To Owen Biddle
Head Quarters Morris Town 18th April 1777
I have lately recd the two following peices of Intelligence, which I think it my duty to give you, for if such practices are followed without detection our Enemies will be well supplied.
Bowne and Hartshorne, near Shrewsbury in Monmouth County, purchase Continental Money in N. York at a great discount, carry this Money to Philada and there buy Flour &ca under pretence of Shipping it to the Foreign Islands, but send the Vessels to N. Yk. As those persons are well known in Philada they may easily be detected.1
The Murrays of New York—some time ago sent a Vessel to Philada navigated by a french Captain and Seamen, who pretended they came from the French Islands, they procured a Cargo of Provisions which they carried to New York.2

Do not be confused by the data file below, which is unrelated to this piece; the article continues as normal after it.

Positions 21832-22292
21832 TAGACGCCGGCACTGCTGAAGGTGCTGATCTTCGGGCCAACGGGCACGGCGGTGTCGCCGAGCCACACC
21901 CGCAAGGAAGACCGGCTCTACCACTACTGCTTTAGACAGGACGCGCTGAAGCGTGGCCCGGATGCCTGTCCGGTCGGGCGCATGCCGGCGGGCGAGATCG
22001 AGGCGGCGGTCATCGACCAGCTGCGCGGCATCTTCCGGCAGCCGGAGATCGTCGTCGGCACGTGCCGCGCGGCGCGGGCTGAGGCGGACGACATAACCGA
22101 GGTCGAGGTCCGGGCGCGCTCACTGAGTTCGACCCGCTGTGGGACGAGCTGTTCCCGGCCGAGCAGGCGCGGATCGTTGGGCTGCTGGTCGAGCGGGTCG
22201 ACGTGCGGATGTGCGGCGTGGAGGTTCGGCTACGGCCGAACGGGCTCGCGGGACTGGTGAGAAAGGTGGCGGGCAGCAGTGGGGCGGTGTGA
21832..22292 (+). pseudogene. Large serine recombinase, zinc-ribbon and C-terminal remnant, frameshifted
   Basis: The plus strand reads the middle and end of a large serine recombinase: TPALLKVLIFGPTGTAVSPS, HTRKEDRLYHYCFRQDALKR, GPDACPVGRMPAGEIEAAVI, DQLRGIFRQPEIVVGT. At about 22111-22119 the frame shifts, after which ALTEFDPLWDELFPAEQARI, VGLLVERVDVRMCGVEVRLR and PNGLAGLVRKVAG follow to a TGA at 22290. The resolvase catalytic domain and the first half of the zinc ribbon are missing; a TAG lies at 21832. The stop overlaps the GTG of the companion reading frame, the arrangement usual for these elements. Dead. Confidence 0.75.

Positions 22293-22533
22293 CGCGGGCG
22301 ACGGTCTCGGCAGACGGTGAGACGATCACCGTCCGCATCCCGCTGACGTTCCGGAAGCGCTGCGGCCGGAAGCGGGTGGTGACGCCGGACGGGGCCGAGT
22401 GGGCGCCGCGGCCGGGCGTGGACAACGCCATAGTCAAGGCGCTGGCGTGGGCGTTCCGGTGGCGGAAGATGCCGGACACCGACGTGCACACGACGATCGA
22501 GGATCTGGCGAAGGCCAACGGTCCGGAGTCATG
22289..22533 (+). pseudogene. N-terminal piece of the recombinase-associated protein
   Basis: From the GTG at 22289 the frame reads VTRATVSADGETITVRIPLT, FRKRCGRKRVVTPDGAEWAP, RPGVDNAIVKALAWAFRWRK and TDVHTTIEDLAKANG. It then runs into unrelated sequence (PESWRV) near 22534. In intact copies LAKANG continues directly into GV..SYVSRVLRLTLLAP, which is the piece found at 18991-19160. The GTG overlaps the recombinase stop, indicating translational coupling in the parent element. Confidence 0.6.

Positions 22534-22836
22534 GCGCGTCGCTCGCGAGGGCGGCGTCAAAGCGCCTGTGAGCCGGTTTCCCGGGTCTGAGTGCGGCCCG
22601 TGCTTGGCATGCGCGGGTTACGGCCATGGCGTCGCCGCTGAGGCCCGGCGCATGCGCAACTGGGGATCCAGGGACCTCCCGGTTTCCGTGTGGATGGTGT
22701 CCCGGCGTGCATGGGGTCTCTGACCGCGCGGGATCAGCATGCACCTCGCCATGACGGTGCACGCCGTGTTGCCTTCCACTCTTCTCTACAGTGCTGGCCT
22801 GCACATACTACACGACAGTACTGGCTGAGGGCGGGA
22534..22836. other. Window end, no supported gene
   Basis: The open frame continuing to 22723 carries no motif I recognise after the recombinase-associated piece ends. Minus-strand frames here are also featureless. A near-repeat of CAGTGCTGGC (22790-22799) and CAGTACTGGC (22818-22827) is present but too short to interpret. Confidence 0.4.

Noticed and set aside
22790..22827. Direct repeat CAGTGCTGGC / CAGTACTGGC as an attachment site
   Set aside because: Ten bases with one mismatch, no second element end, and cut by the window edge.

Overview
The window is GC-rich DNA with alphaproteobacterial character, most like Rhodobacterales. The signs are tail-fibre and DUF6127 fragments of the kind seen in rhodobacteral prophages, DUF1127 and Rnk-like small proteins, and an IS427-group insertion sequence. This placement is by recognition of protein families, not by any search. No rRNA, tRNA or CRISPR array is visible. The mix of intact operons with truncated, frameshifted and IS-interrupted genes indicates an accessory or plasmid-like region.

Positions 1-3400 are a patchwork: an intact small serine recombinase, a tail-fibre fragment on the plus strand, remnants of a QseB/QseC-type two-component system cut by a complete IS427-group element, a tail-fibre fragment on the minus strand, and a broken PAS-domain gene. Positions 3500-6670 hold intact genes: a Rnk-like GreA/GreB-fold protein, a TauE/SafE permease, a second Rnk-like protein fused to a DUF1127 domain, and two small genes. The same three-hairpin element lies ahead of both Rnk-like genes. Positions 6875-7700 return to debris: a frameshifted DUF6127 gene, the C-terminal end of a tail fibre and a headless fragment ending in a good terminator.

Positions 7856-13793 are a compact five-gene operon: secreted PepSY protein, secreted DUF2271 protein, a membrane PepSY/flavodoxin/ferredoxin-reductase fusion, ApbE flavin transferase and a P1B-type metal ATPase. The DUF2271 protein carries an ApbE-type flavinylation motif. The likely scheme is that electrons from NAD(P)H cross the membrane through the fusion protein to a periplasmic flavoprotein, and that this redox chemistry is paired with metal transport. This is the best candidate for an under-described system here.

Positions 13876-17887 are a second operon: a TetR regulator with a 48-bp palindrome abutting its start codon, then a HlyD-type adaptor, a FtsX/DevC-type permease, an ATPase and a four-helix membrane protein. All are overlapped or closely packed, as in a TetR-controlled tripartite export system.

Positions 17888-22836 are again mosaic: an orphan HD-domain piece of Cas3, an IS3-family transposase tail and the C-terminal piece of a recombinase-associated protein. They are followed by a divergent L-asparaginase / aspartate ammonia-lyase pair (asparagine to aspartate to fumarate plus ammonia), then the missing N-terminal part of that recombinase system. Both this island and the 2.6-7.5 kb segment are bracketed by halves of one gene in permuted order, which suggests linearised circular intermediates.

It would be well for your Custom House Officers to make enquiry of every Captain upon whom he values himself, and if the Merchant is one, whose Character does not stand quite fair and unsuspected, the strictest scrutiny should be made into the intentions of the Voyage. I am &c.
Df, in Tench Tilghman’s writing, DLC:GW; Varick transcript, DLC:GW.
1. Lawrence Hartshorne (1755–1822), a merchant in Shrewsbury, N.J., apparently supplied wheat and information to the British army for some time before moving to New York City. After the war he settled in Halifax, Nova Scotia. Hartshorne’s partner may have been Obadiah Bowne of Monmouth County, whose four sons joined Loyalist military forces in 1776.
2. The Quaker brothers Robert Murray (1721–1786) and John Murray (1737–1808) were prominent merchants in New York City for many years. For their attempt to circumvent the nonimportation association in 1775, see Morris, John Jay: The Making of a Revolutionary description begins Richard B. Morris et al., eds. John Jay: The Making of a Revolutionary. Unpublished Papers, 1745–1780. New York, 1975. description ends , 144, n.2.